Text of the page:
A bill that would extend the Terrorism Risk Insurance Act for seven years has passed the Senate banking committee. APCIA's Nat Wienecke said "broad bipartisan support" in the House and the Senate committee "sends a clear message of the critical role TRIA plays in stabilizing the economy and the overwhelming call to get it done this year."
Insurers and other businesses "need to listen deeply to the anxieties that people feel" with regard to issues such as income inequality, and they also should "do a better job of articulating the benefits of private markets and democratic capitalism," APCIA President and CEO David Sampson said. Property/casualty insurance is a vital risk-transfer mechanism as many people lack the savings to rebuild amid increasing natural catastrophes, he said.
APCIA has named Sarah Revell as assistant vice president of public affairs in Florida, where she will work alongside Logan McFaddin, assistant vice president for state government relations. Revell, who joins APCIA from the Florida Department of State, "is a dynamic communicator and strategist who will be integral in building the new APCIA," said Jessica Hanna, senior vice president of public affairs.
The National Highway Traffic Safety Administration's acting administrator, James Owens, faced questions at a Senate commerce committee hearing about regulation of autonomous vehicles. NHTSA plans to set standards for automatic braking and steering once "the technology is proven," and it also plans to reach out to Tesla about the safety of its Autopilot feature, Owens said.
Rep. Mike Rogers, R-Ala. and Sam Graves, R-Mo., say the Department of Homeland Security's proposal to have the Transportation Security Administration counter unmanned aircraft "goes far beyond" current congressional authority. A TSA spokesperson responded by saying the agency is "committed to a unified federal response" and seeks to mitigate drones in "limited, emergency circumstances."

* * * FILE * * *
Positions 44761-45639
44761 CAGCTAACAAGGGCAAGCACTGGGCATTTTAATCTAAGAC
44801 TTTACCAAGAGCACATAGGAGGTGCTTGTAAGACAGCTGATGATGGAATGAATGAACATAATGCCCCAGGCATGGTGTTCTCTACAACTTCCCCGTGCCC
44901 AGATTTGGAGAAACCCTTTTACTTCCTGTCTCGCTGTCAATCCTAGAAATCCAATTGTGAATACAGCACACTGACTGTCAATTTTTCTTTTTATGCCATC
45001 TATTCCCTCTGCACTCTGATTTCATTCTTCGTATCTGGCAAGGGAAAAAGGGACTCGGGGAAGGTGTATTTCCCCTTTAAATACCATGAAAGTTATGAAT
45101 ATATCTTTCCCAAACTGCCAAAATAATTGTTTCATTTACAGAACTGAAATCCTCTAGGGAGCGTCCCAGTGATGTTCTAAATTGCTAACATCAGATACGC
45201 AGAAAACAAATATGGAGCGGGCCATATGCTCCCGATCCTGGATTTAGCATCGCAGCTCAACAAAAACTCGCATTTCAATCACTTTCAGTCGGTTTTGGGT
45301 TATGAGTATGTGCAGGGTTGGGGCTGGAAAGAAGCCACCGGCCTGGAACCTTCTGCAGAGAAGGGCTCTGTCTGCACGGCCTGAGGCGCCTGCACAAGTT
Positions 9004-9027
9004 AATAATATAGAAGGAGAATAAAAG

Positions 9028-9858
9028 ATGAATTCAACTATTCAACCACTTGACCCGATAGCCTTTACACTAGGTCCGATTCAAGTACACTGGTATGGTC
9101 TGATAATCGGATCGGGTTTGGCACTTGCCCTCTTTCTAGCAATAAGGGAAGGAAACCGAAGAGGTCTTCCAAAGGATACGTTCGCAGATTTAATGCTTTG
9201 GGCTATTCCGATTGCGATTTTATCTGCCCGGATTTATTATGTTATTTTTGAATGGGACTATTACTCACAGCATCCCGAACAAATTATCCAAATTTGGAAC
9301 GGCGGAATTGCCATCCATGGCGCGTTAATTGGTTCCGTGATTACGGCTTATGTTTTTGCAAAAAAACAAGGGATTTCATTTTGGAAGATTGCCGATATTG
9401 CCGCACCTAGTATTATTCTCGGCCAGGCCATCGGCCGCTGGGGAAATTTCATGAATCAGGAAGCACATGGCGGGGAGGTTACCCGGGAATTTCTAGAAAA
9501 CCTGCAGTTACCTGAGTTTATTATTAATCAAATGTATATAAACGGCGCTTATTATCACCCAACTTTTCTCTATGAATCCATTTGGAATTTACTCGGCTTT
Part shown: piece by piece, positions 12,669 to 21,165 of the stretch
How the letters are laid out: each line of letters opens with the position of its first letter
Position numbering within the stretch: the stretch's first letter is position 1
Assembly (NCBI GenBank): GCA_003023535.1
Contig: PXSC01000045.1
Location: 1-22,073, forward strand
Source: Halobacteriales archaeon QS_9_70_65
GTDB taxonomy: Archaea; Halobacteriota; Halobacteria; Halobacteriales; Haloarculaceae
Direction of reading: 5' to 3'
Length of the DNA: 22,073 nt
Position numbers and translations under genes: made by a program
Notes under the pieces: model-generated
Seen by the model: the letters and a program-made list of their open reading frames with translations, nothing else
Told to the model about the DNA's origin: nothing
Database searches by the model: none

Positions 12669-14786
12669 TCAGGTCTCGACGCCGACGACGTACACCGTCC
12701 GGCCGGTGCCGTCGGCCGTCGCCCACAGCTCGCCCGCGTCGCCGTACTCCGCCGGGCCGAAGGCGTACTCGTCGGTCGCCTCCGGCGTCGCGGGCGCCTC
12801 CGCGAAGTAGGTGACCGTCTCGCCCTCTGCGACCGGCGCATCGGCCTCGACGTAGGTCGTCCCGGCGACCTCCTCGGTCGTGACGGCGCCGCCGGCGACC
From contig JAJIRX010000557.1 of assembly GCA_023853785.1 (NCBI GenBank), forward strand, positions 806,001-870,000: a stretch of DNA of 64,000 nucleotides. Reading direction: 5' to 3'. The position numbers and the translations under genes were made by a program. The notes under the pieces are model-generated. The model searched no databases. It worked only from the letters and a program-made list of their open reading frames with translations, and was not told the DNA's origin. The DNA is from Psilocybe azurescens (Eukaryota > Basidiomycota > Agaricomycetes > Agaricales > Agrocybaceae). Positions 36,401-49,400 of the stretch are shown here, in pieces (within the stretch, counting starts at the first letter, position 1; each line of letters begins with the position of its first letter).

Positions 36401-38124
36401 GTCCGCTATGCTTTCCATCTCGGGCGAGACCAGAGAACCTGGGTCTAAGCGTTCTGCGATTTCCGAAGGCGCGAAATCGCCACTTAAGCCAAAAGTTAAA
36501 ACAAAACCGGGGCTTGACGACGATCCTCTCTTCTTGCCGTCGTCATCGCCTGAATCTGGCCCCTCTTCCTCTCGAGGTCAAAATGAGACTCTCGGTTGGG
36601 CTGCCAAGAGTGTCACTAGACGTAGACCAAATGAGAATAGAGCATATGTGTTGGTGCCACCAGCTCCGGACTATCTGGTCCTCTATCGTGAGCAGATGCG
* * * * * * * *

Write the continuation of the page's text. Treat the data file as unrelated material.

Speakers at the International Risk Management Institute's Construction Risk Conference in Seattle said construction companies should have intricate plans to prepare for cybercrime. "You don't pick your team on the day of the Super Bowl, plan ahead," said Scott Takaoka, vice president of Aon's cybersolutions group.
The National Transportation Safety Board said a distracted backup driver was the probable cause of an Uber autonomous-vehicle crash that killed a pedestrian in Arizona in 2018. The NTSB said the driver "was visually distracted throughout the trip by her personal cell phone," and it also cited an "ineffective safety culture" at Uber as a contributing factor in the incident.
A seven-year extension of the Terrorism Risk Insurance Act is proceeding to the Senate after passing the House in a 385-22 vote. APCIA's Nat Wienecke said Congress can provide greater economic certainty by approving the reauthorization this year, and he noted that the industry is looking forward to the results of a cyberexposure data study that would be required under the TRIA extension bill.
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